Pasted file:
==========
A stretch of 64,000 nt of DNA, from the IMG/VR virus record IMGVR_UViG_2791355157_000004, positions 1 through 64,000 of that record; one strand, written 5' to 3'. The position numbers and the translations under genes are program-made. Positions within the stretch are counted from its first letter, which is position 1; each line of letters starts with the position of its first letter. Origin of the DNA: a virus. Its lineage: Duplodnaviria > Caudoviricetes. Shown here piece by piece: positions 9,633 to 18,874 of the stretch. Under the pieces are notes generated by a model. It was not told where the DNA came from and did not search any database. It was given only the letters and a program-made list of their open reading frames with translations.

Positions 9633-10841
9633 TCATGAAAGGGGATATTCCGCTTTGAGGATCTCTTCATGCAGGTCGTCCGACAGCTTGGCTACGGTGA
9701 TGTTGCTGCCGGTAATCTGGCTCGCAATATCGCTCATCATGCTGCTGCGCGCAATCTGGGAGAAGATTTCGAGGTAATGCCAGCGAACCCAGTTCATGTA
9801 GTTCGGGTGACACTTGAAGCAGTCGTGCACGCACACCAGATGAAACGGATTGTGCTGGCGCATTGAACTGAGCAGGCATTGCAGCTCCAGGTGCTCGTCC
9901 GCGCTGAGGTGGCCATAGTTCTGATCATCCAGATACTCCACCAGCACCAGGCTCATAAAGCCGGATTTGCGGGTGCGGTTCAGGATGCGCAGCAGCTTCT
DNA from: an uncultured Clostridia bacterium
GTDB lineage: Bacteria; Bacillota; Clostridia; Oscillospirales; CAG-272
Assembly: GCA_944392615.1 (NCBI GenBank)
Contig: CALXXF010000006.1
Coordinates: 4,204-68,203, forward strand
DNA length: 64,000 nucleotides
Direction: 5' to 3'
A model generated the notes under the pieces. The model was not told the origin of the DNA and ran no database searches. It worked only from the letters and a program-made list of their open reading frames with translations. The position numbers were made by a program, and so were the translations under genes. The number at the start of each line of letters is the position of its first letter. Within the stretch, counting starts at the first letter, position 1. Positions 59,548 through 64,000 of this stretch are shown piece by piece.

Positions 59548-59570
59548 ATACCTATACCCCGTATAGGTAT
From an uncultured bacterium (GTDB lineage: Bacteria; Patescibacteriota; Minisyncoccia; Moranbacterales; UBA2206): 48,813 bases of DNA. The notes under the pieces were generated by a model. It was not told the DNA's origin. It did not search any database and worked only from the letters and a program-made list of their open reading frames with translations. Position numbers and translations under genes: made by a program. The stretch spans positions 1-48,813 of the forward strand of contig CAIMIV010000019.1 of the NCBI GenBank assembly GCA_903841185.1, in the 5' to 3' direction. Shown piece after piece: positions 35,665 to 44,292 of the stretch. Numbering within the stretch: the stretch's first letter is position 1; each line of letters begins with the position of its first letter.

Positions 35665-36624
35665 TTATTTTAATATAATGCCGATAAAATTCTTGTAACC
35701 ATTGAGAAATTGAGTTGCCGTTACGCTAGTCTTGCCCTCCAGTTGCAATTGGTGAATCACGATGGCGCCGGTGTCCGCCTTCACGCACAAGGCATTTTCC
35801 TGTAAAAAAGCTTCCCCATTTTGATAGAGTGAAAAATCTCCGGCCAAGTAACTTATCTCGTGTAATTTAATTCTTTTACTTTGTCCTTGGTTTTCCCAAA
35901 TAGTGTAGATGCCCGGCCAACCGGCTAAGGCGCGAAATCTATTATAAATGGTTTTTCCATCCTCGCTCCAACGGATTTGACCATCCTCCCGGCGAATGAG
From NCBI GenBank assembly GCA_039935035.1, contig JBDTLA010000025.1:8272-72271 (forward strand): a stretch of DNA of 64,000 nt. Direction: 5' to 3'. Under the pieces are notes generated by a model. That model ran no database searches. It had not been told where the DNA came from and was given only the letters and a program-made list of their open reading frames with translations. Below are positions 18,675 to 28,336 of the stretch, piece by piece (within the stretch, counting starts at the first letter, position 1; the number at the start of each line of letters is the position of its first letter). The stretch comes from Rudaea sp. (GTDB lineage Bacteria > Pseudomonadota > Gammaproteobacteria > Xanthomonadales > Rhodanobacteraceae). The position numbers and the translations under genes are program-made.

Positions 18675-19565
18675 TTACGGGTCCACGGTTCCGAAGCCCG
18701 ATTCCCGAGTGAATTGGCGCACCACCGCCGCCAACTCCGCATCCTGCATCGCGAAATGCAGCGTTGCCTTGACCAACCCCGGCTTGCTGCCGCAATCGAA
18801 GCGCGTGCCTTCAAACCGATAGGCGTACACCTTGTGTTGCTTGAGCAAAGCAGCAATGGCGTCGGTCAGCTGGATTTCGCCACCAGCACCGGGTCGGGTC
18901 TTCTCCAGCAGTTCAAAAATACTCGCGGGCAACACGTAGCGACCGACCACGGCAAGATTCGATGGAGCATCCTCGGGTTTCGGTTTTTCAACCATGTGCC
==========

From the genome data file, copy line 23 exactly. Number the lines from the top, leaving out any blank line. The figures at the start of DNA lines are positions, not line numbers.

From NCBI GenBank assembly GCA_039935035.1, contig JBDTLA010000025.1:8272-72271 (forward strand): a stretch of DNA of 64,000 nt. Direction: 5' to 3'. Under the pieces are notes generated by a model. That model ran no database searches. It had not been told where the DNA came from and was given only the letters and a program-made list of their open reading frames with translations. Below are positions 18,675 to 28,336 of the stretch, piece by piece (within the stretch, counting starts at the first letter, position 1; the number at the start of each line of letters is the position of its first letter). The stretch comes from Rudaea sp. (GTDB lineage Bacteria > Pseudomonadota > Gammaproteobacteria > Xanthomonadales > Rhodanobacteraceae). The position numbers and the translations under genes are program-made.